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Reviewed by:
  • Reconstructing Chinatown: Ethnic Enclave, Global Change, and: Race and Politics: Asian Americans, Latinos, Whites in a Los Angeles Suburb
  • Peter Kwong
Reconstructing Chinatown: Ethnic Enclave, Global Change. By Jan Lin. Minneapolis: University of Minnesota Press, 1998.
Race and Politics: Asian Americans, Latinos, and Whites in a Los Angeles Suburb. By Leland T. Saito. Urbana: University of Illinois Press, 1998.

Community Activism and Scholarship

Academics are generally weary of community activists whose intellectual objectivity they suspect. However, realities are shaped by the struggle of opposing forces. There is no one single objective truth; instead, many different interpretations emerge from events as they unfold. A participant is, therefore, in a [End Page 321] better position to appreciate these unfolding realities. Scholars who stand on the sidelines and do not witness the developments are thus missing out on a whole body of knowledge. As a burgeoning field, Asian American studies can ill afford this kind of loss, particularly in view of its already thin base of knowledge—partly the result of a buried past due to the nation’s racist history, and partly because Asian Americans are the fastest growing minority in the U.S. whose history is still in the making. Academics who insist on “scholarly objectivity” have to rely on a limited volume of established facts, or uncritically accept “information” provided by partisans. Results from this type of research are neither objective nor bounteous.

The contrasts between the two books under review illustrate this point well. Even though Lin’s book Reconstructing Chinatown: Ethnic Enclave, Global Change deals with the working-class ethnic enclave in New York City’s Chinatown and Saito’s Race and Politics: Asian Americans, Latinos, and Whites in a Los Angeles Suburb focuses on a professional, middle-class suburban Asian American community on the outskirts of Los Angeles, they start their analyses from the same vantage point, that is, the impact of globalization on Asian immigrant communities in modern America.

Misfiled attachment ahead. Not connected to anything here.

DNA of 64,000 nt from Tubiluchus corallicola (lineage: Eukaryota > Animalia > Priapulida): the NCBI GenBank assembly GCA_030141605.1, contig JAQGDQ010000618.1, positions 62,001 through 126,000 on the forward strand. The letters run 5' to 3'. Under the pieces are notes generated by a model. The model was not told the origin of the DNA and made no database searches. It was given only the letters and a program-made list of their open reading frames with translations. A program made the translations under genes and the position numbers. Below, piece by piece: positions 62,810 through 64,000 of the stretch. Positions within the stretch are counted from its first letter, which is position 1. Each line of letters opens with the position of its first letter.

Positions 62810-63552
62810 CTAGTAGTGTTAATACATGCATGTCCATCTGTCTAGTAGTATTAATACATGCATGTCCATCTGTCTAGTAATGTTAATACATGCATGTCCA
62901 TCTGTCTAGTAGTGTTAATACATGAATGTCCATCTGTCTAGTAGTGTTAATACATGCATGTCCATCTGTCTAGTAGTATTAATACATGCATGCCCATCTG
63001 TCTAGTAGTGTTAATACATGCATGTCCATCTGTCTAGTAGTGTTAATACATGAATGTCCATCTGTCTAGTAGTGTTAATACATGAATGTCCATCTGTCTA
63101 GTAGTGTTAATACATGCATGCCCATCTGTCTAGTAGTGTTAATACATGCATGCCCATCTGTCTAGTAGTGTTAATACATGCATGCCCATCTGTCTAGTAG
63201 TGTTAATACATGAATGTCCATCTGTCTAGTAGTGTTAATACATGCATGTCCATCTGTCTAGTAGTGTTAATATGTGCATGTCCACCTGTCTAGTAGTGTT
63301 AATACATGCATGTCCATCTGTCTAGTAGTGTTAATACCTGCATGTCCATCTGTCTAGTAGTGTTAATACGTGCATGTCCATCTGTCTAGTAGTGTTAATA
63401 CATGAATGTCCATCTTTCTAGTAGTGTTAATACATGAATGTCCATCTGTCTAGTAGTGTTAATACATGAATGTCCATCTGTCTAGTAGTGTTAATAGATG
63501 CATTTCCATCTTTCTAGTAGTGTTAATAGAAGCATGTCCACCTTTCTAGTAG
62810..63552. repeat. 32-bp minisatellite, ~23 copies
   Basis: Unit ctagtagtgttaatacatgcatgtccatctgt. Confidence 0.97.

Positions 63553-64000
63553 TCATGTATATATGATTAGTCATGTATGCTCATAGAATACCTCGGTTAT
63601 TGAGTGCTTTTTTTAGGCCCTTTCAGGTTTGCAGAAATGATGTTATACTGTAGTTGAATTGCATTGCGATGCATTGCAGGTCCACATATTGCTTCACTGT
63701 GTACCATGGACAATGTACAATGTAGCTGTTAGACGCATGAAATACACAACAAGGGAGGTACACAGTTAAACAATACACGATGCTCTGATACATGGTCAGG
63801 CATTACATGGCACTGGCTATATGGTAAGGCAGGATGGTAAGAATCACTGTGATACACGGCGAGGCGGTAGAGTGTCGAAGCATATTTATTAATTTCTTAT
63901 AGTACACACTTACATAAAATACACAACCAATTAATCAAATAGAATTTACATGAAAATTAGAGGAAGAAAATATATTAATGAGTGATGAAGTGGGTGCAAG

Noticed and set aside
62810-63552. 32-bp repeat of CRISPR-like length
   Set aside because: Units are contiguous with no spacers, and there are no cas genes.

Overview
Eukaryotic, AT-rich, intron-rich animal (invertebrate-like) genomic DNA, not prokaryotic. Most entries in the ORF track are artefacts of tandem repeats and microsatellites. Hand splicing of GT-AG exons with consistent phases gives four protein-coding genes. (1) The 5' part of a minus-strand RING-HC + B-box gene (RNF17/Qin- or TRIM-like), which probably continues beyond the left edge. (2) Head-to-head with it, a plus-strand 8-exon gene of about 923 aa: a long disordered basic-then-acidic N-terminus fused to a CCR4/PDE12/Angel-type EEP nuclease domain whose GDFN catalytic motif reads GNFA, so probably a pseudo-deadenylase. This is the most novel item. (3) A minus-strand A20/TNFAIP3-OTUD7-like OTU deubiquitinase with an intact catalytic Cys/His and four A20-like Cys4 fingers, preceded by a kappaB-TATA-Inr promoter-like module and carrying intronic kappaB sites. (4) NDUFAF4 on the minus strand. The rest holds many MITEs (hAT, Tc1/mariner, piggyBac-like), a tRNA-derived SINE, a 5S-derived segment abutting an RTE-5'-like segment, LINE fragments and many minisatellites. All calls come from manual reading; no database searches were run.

For Lin, the rapid circulation of capital and labor under the present conditions of globalized production, which criss-cross national borders, has undermined many of the conventional distinctions between advanced and less-developed economies. New York, for instance, is one of the command centers of the global economy—a glittering city of wealth, high-finance, and corporate headquarters, staffed by highly skilled and well-paid executives. Yet it is at the same time a city of “downgraded manufacturing” and low-paying service industries, with unregulated economic activities serviced by a marginalized underclass—usually immigrant workers from “third world” countries. Lin wants us to understand Chinatown within this global context.

With the influx of capital from Asia, New York’s Chinatown has developed into a dynamic economic hub, attracting a diverse Chinese population from all over the world and across the whole spectrum of classes. Its accelerated increase has spilled over the confines of old Chinatown in lower Manhattan and created a number of satellite Chinatowns in Queens and Brooklyn.

This flow of Chinese investment, Lin argues, is part of the larger foreign capital movement into the U.S. which resulted from the structural decline of the American economy since the 1970s, due mainly to the deficit caused by the Vietnam war and the transfer of petro-dollars to Arab oil states. Lin is at his best when describing the banking and real-estate activities of Hong Kong and Taiwan [End Page 322] capital that take advantage of America’s political stability and high interest rates. Not surprisingly, this was Lin’s original research project in the late 1980s. However, his analysis becomes trite when discussing how this capital has filtered down into the Chinatown community, as well as what social and economic conflicts have resulted from the influx. He provides the readers with what amounts to a laundry list of community groups with brief statements on what they do, or sometimes even just what they claim to do—without critical analysis. In this bloodless portrait of Chinatown, Lin fails to inform the readers of the power dynamics at play among these different groups, namely to present them in a connected way which would show us who does what to whom, and who gets what and...

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pp. 321-326
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